Jocelyn decides to press charges. With most of the prosecutors still tied up in the prostitution scandal from the previous episode, the captain finds a tough prosecutor who loves high profile cases in Brooklyn. Raphael Barba has been looking to move to Manhattan, so this seems like the perfect opportunity. He’s quite abrasive for someone dealing with special victims, but apparently he’s the only prosecutor who will touch this case. Barba talks fast, asks a lot of questions, and is most concerned with the victim’s credibility. Though Jocelyn wrote a book that mirrors the style of her attacks, she seems to be credible and Barba agrees to take on the case.
Adam tries to bully Jocelyn into dropping the charges by talking about the incident in the opening monologue of his show, saying that he is being attacked like other successful men and admitting that he did have sex with Jocelyn but that it was consensual. Barba takes this as an attack and decided to strike back by arresting Adam in a public place surrounded by paparazzi.
Amaro, Munch, and Fin decide to dig up any secrets from Jocelyn’s past before the defense can, so they go back to her college to look for past lovers. They meet her longtime boyfriend, with whom she had a very quiet, domination-free love life. They had been together for three years and were both virgins when they met, so it is unlikely that she had other partners. Her roommate said that she never spoke of any of the raunchy stuff the book includes. They speak to her faculty advisor who assures them that she had no affairs with older professors. Rawlins and Benson speak to one of Adam’s former interns who got an excellent job on a recommendation from the host. She had an affair with Adam and ended up with a broken wrist, but she refuses to testify about it because of the way Adam spoke about Jocelyn in his monologue.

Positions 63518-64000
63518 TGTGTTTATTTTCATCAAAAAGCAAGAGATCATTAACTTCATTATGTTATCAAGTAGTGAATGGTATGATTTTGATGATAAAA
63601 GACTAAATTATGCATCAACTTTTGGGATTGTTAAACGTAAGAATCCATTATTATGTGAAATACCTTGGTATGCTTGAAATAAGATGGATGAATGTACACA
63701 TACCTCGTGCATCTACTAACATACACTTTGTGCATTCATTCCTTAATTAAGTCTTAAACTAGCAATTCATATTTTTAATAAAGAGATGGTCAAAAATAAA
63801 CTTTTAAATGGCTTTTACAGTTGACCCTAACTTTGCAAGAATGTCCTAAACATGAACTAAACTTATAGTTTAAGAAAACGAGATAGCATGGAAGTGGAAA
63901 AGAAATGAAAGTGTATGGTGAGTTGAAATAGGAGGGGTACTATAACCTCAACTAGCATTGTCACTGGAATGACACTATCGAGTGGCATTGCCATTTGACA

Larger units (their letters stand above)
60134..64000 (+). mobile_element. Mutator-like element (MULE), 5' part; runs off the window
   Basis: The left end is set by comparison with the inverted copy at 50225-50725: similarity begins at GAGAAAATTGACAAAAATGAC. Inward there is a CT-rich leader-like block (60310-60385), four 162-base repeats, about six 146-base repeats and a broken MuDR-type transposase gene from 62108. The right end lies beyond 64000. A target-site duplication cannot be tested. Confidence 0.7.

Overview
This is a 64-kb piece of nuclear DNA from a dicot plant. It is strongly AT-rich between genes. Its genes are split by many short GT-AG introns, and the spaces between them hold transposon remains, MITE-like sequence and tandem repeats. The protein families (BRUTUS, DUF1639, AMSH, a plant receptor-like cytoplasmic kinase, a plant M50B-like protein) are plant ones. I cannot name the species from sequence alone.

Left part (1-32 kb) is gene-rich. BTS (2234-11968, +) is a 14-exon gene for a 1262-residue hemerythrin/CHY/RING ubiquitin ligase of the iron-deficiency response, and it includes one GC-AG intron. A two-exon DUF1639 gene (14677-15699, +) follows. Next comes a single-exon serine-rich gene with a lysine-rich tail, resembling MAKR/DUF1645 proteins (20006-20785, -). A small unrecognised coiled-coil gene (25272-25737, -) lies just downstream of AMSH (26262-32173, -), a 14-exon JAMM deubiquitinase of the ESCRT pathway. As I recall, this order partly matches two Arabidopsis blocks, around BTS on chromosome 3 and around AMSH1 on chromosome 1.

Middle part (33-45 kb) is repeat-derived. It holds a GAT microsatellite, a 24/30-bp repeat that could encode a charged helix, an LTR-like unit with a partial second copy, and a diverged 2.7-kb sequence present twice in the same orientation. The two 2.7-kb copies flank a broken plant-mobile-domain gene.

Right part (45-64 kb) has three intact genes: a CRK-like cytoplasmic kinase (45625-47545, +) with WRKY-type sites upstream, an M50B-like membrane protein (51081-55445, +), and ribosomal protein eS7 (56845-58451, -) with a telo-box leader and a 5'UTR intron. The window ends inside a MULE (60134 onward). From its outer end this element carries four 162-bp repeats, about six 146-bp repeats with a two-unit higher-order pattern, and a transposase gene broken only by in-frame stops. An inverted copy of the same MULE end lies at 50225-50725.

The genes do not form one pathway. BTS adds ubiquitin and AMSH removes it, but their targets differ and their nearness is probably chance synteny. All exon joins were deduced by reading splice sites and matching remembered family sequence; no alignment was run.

Amaro returns to the office of Jocelyn’s advisor, Dr. Dobson, when he becomes suspicious of a few details he’s uncovered. He found that a line of 25 Acts plagiarizes Dobson’s scholarly work and he realizes that Dobson recently spent a few hundred thousand dollars on an antique harpsichord, which she wouldn’t be able to afford on a professor’s salary. It turns out that Dobson wrote the book but was concerned about her reputation, so she offered Jocelyn ten percent of the royalties to act as the author. Needing to pay off student debt, Jocelyn agreed, signed a contract saying that said she would forfeit all earnings if she ever admitted to not writing the book, and took on a flirtatious character.
Jocelyn testifies that she did not write the book, so she must repay all of her earnings and ruin her reputation and writing career (um, wasn’t it more of an acting career?). Dobson eventually takes the stand and risks her reputation to admit that she wrote the book. Adam takes the stand and talks about how he’s a hit with the ladies, accuses Jocelyn of acting like a victim. Barba asks Adam to demonstrate, on him, how he strangled Jocelyn. Barba eggs him on and Adam snaps, strangling the lawyer. Um, I know that some television hosts can be hotheads, but wouldn’t this guy be smart enough to control himself in court and stop himself from strangling a man in front of people? The jury finds him guilty.